In the end, my design was based around the bench from Charles Hayward’s The Woodworker Vol. 4, the same design Benchcrafted used for their giveaway bench. By that I mean it’s a bench with a tool tray and lower shelf, front vise but no tail vise, and a front apron with dog-holes for supporting wood (as opposed to a sliding deadman). There’s a variety of ways to incorporate these features into a bench ranging from fast and simple to more complicated and time consuming… I’m making this for my kids and want it to be something that expresses how much they mean to me, so naturally I opted for the complicated and time consuming route. That’s not to say the extra effort is just for show, there’s a lot of logic driving most of the decisions I made so without further adieu, let’s get into it.
I designed my bench to ideally fit a ~7-8 year old and uses almost exclusively 8/4 lumber. It’s smaller than the bench made by BenchCrafted, but I think it’s a good compromise for my kids. It’s not so tall that a 4-5 year old couldn’t use it, but not so short to prevent a 10-11 year old. After that, I plan on either shimming the bench up a few inches or transition my kids over to my full-sized bench. If you’re interested in making this bench, the plans are available here for free.
The Base I knew from the beginning that my kids’ bench would have a painted base. Our WMT travel bench (which is also my daily user) has a black base painted with milk paint and I love it. It’s also what my kids are used to, so they just expected their bench to have a painted base. Given the painted finish, I didn’t use a more expensive wood (like Maple) nor an open-grain wood (like Oak). My preferred lumber of choice for this kind of situation in Poplar. It’s readily available, inexpensive, cuts well with machines or hand tools, and looks great when painted. So with the wood selected, I got it milled square and to size so the joinery could begin. The base is assembled with drawbored mortise and tenons. I typically make the mortise first, hogging out most of the waste on the drill press and then cleaning it up with chisels. The tenons were roughed out on the band saw with the fit being tuned via a router plane until it fit the mortise perfectly.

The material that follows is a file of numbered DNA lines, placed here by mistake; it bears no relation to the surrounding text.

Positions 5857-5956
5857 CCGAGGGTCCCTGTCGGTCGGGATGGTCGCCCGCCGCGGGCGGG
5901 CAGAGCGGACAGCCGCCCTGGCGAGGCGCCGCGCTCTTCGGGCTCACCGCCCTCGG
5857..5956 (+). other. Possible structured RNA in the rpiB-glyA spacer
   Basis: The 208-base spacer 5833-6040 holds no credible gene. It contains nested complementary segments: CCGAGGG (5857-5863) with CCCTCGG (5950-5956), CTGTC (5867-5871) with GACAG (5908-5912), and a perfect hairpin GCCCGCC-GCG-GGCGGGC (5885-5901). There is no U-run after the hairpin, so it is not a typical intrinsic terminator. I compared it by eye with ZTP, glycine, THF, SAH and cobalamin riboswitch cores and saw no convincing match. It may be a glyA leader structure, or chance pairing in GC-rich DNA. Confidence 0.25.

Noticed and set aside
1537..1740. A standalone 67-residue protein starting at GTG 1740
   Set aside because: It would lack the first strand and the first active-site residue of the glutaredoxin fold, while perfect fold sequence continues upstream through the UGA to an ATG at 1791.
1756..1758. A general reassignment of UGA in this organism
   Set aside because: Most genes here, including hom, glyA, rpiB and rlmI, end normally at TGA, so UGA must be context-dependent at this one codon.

The joints in the back of the base were a little tricky because they aren’t square, but angled. For these, it was faster to just do everything by hand. I laid out the angles and locations, cut to my lines with hand saws, and again tuned the fit with a router plane.
With all the joinery cut, the prep for drawboring can begin. If you aren’t familiar with drawboring, it’s basically just sending a wooden peg through a hole that’s drilled through the mortise walls and tenon to pin the joint together. The one trick is you don’t just drill a straight hole. First, drill the hole through the mortise, then insert the tenon and mark the hole’s center location to the tenon and remove it. Now, shift that center location toward the shoulder by a small amount (~1/16″), the exact amount can vary based on wood species and the size of the joint. Reinsert the tenon and you’ll see the hole from the mortise is offset from the hole in the tenon. Now when you pound your wooden peg through the offset holes, it tries to pull the tenon deeper into the mortise. This pulls the joint extremely tight at the shoulders and locks the peg in place, even with no glue everything would stay locked in place. Now go ahead and add glue to the mortise and tenon, assemble the joint, and pound the pegs through. Note, the pegs should be tapered at their ends so they can snake their way through the holes and if you have drawbore pins (aka, just a tapered rod) you can twist that into both ends of the hole before inserting the peg which also helps ease the path of the peg through the offset holes.
After the base is assembled, there’s a few final details before it can get painted. First, there’s a few cuts at the top of the front legs that the bench top apron will sit in and an extra block gets glued to the left leg that’s necessary for mounting the vise hardware, but I feel that’s best left until the bench top is finished. Then use the top itself to locate those cuts, otherwise you’re asking for issues. You can cut the feet flat at this point and if you haven’t done it already (which I hadn’t) you can drill the holes through the top stretchers for the bolts to pass through which will attach the top to the base. Finally, add all your chamfers or whatever edge detailing you like and you can move onto the top which is what I’ll cover next time.